Thursday, March 21, 2019


A couple of key indicators to the future health of BBC Radio are due soon.

Any day now we should get the BBC Annual Plan. Flick past the guff to the tables marked 'Content spend'. There we may discover what proportion of the £450m cuts required by the Over 75 licences has been shouldered by radio.

Equal, independent podcasters will hoping for transparency on spending on BBC Sounds, estimated at £10m this financial year. I suspect they're in for a long wait.

The third litmus test will be the revelation of a new Radio 4 Controller. We have to presume it's now in James Purnell's gift, with Bob Shennan moved to Lord Hall's dug-out. Will Jim choose someone ready to fight for Radio 4's future?

Wednesday, March 20, 2019

Givers and takers

Lord Hall, silent in the House of Lords since January 2013, gets on his hind legs this evening to deliver a Lord Speaker's lecture.

It's been widely previewed. He's calling for the establishment of a Local Democracy Foundation, to be run as a charity. He wants it to take over the existing BBC local democracy reporters’ scheme, which costs £8m of licence fee funds a year, paying for 144 reporters who share their output with the BBC and local and regional papers.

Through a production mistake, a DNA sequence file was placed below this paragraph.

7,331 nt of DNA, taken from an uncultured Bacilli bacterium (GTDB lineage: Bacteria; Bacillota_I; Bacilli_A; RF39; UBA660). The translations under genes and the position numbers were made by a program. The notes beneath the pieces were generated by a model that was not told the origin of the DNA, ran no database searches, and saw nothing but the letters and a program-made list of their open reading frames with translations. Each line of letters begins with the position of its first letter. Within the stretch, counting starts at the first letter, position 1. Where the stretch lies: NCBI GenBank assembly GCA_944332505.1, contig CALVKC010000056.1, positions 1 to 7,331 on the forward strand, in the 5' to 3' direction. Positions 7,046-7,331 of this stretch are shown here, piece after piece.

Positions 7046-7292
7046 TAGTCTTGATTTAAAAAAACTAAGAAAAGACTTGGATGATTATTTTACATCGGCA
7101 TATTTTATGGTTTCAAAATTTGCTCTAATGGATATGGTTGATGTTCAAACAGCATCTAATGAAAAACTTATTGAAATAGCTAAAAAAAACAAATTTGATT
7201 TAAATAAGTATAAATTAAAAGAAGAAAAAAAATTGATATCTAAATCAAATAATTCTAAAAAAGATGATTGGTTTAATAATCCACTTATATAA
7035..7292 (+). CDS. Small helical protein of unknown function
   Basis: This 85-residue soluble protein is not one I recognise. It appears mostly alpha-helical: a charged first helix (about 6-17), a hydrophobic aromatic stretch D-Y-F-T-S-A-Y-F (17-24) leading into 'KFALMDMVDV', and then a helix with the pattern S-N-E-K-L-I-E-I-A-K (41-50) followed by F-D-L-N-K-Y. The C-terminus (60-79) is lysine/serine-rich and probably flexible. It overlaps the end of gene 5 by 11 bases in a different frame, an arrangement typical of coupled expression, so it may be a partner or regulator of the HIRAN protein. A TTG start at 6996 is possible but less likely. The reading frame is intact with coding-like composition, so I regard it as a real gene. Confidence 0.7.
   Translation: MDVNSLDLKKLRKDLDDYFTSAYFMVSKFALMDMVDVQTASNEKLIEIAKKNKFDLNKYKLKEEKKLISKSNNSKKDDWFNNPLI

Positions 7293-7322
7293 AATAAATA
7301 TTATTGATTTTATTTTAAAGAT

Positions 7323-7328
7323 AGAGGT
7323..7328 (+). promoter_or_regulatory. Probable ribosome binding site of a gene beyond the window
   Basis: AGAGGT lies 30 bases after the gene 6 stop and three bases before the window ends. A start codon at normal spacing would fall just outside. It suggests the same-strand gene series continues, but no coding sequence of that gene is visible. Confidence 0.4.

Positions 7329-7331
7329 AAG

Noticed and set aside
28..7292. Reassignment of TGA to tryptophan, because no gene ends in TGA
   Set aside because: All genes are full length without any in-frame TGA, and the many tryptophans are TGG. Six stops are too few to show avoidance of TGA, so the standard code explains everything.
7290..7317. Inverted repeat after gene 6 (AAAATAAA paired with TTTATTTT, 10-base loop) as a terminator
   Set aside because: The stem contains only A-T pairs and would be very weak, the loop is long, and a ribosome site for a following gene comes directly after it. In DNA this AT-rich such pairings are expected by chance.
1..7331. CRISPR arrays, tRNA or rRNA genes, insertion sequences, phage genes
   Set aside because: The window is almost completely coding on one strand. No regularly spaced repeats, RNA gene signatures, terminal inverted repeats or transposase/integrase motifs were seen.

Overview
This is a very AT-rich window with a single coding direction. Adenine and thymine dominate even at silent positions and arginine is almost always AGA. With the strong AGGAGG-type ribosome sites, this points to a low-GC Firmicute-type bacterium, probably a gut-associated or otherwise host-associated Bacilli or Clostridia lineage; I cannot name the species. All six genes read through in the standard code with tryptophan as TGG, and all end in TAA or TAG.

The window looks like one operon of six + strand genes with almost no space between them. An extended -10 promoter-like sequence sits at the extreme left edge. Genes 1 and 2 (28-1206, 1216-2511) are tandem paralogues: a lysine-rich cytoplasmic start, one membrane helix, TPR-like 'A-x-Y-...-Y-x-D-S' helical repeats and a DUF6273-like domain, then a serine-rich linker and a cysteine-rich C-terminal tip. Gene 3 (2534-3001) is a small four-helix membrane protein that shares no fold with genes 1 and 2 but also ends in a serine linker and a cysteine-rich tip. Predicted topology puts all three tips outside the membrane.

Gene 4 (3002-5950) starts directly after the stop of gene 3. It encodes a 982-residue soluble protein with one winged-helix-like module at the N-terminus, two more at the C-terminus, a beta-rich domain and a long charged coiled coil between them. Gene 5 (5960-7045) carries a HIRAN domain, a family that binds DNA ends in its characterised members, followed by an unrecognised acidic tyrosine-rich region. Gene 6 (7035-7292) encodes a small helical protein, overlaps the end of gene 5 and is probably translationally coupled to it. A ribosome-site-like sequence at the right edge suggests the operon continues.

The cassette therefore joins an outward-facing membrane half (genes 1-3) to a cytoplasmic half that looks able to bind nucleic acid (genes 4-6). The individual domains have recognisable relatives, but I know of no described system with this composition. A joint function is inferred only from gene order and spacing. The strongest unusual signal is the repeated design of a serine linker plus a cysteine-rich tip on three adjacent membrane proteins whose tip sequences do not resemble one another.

The expectation is that it might grow exponentially with conscience-money from Facebook and other internet monsters. The problem - finding a mechanism that checks Reach Plc, Newsquest, and Johnston Press from sacking even more directly-employed hacks and relying on a growing, free newscopy service.

Mid term

BBC chair Sir David Clementi is relying on the mid-term Charter review to mitigate the cuts that might flow from the Over-75 licence fee snafu.

Those negotiations might start in 2022; Lord Hall might be on his final grand tour, for the 100th Anniversary of the BBC. If the BBC is shouldering the complete cost of free licences, they'd need £750m - which would work out at £30 on each £150.50 licence. Good luck to a new DG with that, even if he or she is dealing with a new government.

Tuesday, March 19, 2019

Jim'n'Bob separated

So Bob Shennan is to be the BBC's new Group Managing Director. After what was presumably a gruelling round of presentations, interviews and deep psychological testing, Bob has been anointed by Lord Hall.